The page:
Summary from BN.com: At the French Culinary Institute, Lauren Shockey learned to salt food properly, cook fearlessly over high heat, and knock back beers like a pro. But she also discovered that her real culinary education wouldn't begin until she actually worked in a restaurant. After a somewhat disappointing apprenticeship in the French provinces, Shockey hatched a plan for her dream year: to apprentice in four high-end restaurants around the world. She started in her hometown of New York City under the famed chef Wylie Dufresne at the molecular gastronomy hotspot wd-50, then traveled to Vietnam, Israel, and back to France. From the ribald kitchen humor to fiery-tempered workers to tasks ranging from the mundane (mincing cases of shallots) to the extraordinary (cooking seafood on the line), Shockey shows us what really happens behind the scenes in haute cuisine, and includes original recipes integrating the techniques and flavors she learned along the way. With the dramatic backdrop of restaurant life, readers will be delighted by the adventures of a bright and restless young woman looking for her place in the world.
Before reading this book, I didn't know much about what went on in restaurant kitchens. Obviously I knew that people were busy behind the scenes making my food, but I never really sat down to think about the entire process of what went on. I was interested in this book because I did want to learn about life behind the scenes. I found that Lauren Shockey has written an excellent foodie and travel memoir that's both fun, entertaining and yummy.
At first I was appalled at how mean some of the people were to Lauren when she first started in the restaurants in NYC and Paris. I don't understand why people expect everyone to know everything as soon as they start and then they get yelled at even though they were not told exactly what or how to do things. In contrast the restaurants in Hanoi and Tel Aviv were more laid back and willing to explain things without yelling. Is it the locations and atmosphere that make the difference? Is there a sense of snobbery in bigger cities that put people on the edge?
Shockey gives several chapters to each restaurant and goes into detail about the style of the restaurant, the food the serve, and the people and culture of the area. It's interesting to see how each restaurant was different, not only in terms of food, but in how they did things in the kitchen. No matter how much she learned in one place, she had to relearn things all over again at a new restaurant. There are so many different styles of cooking to keep track of and so many inside information to learn. Shockey also makes a good point of how it's hard to be a woman in the field and how the industry is very heavily male dominated.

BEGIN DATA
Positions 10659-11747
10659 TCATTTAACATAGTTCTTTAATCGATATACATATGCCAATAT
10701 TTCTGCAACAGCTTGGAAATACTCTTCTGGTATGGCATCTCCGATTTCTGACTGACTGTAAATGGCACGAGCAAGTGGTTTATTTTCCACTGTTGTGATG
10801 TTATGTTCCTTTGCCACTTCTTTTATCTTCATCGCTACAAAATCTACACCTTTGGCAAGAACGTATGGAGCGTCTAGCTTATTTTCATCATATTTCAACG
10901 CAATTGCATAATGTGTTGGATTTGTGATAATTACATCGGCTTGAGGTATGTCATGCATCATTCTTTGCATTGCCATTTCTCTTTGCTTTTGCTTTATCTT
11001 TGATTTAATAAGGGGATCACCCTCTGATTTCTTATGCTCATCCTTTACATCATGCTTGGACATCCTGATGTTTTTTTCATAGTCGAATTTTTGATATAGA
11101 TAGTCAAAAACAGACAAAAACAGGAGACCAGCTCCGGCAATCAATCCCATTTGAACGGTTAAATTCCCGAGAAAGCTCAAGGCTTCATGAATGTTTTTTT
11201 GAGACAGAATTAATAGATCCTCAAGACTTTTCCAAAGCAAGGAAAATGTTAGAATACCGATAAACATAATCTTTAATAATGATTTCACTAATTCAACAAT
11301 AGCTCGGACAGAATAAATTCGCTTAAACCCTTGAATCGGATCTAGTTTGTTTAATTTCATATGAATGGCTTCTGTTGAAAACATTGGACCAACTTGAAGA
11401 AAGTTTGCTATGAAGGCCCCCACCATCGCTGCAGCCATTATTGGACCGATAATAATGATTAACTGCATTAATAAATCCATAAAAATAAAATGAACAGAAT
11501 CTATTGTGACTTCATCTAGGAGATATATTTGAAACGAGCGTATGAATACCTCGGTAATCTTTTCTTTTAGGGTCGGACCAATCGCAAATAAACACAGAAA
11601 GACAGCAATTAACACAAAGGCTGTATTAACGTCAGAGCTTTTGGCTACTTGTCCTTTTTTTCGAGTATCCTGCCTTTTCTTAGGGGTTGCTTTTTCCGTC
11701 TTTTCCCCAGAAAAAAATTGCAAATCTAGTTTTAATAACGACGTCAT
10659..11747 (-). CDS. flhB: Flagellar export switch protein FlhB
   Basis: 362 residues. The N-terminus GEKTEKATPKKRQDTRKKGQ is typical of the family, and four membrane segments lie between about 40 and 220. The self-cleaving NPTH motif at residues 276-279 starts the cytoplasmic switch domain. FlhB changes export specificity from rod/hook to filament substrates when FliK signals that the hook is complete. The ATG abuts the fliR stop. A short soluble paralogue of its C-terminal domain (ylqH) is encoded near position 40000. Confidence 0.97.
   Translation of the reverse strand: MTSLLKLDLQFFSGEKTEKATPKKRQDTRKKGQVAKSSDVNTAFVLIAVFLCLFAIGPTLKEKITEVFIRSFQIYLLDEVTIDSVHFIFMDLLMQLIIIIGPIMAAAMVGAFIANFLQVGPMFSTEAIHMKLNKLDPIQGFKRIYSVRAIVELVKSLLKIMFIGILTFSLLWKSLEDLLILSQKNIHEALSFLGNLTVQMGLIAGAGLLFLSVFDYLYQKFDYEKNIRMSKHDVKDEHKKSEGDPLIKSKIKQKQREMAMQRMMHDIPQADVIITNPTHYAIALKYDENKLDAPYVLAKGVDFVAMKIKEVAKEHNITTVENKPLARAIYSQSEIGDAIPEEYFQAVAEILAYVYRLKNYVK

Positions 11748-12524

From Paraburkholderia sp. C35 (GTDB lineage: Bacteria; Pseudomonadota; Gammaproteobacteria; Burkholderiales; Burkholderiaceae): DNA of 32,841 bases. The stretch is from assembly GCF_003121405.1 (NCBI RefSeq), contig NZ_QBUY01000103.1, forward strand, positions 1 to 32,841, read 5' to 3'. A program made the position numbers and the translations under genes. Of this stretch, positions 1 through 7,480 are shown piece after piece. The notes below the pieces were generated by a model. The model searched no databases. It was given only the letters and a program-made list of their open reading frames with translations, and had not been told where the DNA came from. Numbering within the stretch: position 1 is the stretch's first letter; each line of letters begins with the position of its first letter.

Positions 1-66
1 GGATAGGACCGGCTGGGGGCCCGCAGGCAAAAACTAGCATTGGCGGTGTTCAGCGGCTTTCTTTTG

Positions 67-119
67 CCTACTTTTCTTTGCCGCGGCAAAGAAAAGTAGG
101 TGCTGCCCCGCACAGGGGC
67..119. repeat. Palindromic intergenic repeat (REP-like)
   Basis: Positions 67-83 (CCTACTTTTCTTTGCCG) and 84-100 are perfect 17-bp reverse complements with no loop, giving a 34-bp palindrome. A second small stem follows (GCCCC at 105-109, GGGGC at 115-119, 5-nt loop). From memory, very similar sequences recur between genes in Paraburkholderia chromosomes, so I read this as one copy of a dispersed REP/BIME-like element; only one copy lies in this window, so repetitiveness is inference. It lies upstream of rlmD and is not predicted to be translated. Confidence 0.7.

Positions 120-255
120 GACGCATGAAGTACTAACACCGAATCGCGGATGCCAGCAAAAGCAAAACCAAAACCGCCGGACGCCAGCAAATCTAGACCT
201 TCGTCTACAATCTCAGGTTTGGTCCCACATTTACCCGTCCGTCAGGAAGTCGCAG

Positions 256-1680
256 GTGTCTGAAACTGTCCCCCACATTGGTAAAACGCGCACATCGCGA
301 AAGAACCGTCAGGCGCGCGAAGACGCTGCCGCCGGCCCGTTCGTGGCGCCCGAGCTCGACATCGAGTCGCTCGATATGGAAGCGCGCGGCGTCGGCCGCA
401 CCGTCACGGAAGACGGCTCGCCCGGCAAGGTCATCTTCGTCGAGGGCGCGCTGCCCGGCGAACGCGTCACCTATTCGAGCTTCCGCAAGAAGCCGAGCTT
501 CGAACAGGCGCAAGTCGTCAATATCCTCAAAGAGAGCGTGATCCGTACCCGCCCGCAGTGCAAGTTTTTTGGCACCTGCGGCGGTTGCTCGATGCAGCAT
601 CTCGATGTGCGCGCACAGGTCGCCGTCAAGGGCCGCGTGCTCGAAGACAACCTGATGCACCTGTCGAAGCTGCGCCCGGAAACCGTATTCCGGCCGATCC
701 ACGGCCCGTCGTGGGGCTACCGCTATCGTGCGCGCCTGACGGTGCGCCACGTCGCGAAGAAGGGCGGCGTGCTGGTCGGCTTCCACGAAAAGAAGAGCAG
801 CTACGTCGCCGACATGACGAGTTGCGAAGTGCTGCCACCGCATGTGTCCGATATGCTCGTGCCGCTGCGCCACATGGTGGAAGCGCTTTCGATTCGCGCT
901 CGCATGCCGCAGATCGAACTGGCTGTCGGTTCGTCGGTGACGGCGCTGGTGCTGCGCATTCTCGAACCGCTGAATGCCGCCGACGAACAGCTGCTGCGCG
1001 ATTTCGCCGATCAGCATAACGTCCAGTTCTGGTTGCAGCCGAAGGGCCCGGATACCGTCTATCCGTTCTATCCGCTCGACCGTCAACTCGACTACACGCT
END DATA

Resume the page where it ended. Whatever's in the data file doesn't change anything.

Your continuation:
I was a bit afraid that the book would venture more into Shockey's personal love life but was pleasantly surprised that it was only kept to a few brief comments. I think if it had, it would have limited the audience of who the book would be targeted at so I'm glad that she didn't go there. There are also tons of recipes in the book from each different place. Some of these things I know I would never eat but there's a lot of good ones that look somewhat not complex. I appreciated how Shockey gives background to the dish and doesn't just throw out the recipe with no context.
I really enjoyed reading this book. The writing style is very engaging. Shockey does a very good job at explaining everything to the newbie (unlike some of her colleagues when she was learning!) and making sure they know what's going on in the kitchen. If you have any interest in food, restaurants and travel, I highly recommend picking up this book. You will become informed, cultured and very hungry afterwards. I think that out of the four places, I would like to visit the restaurant in Hanoi the best. 2011 has been a good year for memoirs for me and this is another book that makes my top memoir reads for this year. HIGHLY recommended.
Four Kitchens by Lauren Shockey is published by Grand Central Publishing (2011)
This review copy was provided by a publicist